Want to take some nice puppy portraits? Here are some quick tips!
Vancouver photographer Alastair Bird recently took on a fun challenge of photographing his adorable puppy Lucy in his studio. Shenanigans ensue, as does lots of bribing with treats and sticks to get her to pose. Alastair shared with us how the session went down. Hint: It wasn’t easy!
“It was a whole lot harder than I expected,” Alastair said. Puppies have boundless energy and want to play all the time, so you can just imagine why it’s often a challenge. Still, he was able to get a handful of nice shots at the end of their session.
Watch Alastair try to take decent puppy portraits of Lucy, and talk about what you can do if you want to take on this challenge:
In his studio, Alastair decided to work with natural light and get shots of Lucy close to the window so he could get a decent exposure. With the big windows and great natural light, Alastair didn’t have to worry about Lucy stepping into the shadows. For his gear, he used a Nikon D500 with a Sigma 50mm 1.4. He set his camera to f/2.8 and ISO 500 and blasted away.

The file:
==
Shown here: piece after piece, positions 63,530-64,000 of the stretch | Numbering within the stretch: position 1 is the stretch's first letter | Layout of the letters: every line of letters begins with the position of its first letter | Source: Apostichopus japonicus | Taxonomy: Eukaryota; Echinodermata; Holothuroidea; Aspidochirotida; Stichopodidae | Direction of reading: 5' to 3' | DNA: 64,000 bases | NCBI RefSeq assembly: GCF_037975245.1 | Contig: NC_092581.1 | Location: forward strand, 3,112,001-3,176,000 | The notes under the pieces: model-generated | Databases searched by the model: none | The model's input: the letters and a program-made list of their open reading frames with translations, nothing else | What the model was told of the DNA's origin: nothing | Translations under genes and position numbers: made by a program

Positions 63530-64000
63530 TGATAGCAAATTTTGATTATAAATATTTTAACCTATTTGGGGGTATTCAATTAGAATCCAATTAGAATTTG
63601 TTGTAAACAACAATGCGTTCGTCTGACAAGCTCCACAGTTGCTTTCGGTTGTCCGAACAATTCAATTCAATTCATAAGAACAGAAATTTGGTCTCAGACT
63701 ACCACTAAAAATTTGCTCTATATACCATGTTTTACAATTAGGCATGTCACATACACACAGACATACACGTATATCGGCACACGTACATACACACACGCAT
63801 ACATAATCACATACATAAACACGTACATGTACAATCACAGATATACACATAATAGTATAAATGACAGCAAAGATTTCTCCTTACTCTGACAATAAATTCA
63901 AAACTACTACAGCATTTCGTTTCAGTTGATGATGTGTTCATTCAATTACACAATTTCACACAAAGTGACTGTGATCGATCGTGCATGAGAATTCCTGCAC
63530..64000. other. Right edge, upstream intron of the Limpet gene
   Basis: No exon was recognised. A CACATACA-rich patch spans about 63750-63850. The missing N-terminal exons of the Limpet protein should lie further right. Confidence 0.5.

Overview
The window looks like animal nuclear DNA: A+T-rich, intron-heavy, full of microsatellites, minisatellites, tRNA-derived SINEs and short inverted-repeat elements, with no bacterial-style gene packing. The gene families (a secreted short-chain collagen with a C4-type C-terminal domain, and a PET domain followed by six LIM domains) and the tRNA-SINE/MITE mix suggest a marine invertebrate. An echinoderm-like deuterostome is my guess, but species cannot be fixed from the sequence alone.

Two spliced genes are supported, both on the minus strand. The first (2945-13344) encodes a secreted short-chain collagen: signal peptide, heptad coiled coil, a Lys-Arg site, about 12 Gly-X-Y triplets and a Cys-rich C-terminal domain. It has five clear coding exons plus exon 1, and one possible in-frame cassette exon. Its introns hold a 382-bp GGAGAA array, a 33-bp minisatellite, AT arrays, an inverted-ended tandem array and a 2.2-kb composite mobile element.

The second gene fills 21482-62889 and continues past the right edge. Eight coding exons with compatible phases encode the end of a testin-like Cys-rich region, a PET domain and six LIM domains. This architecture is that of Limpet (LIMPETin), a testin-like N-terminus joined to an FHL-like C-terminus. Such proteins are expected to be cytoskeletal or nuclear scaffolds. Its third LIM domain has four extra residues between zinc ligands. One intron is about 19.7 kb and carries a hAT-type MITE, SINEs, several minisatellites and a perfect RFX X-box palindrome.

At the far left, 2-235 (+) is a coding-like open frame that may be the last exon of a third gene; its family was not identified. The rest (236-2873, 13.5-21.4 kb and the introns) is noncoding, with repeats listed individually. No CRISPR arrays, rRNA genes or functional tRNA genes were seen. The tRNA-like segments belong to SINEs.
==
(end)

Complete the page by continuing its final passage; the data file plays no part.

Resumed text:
Since working with pets can be a whole new ball game, Alastair’s number one tip is to be patient. Very patient. It’s not easy to get a rambunctious puppy to sit still or stay, especially if they already think of you as a constant playtime buddy.
Getting different angles is also particularly challenging, as we see it the video. You’d want to have puppy portraits showing your furbaby’s cuteness from as many angles as possible. But as Alastair explained, it’s not easy to get down to Lucy’s eye level because she thinks it’s an invitation to play, grab some treats or toys, or lay close to his lap.
So, what’s the key takeaway from this? Take your time, let your puppy do their own thing, be on the look out for possible interesting poses or angles, and just make the most out of the shoot. Oh, and always be ready with treats and toys.
Don’t forget to check out Alastair Bird’s YouTube channel for more of his photography tips and tricks!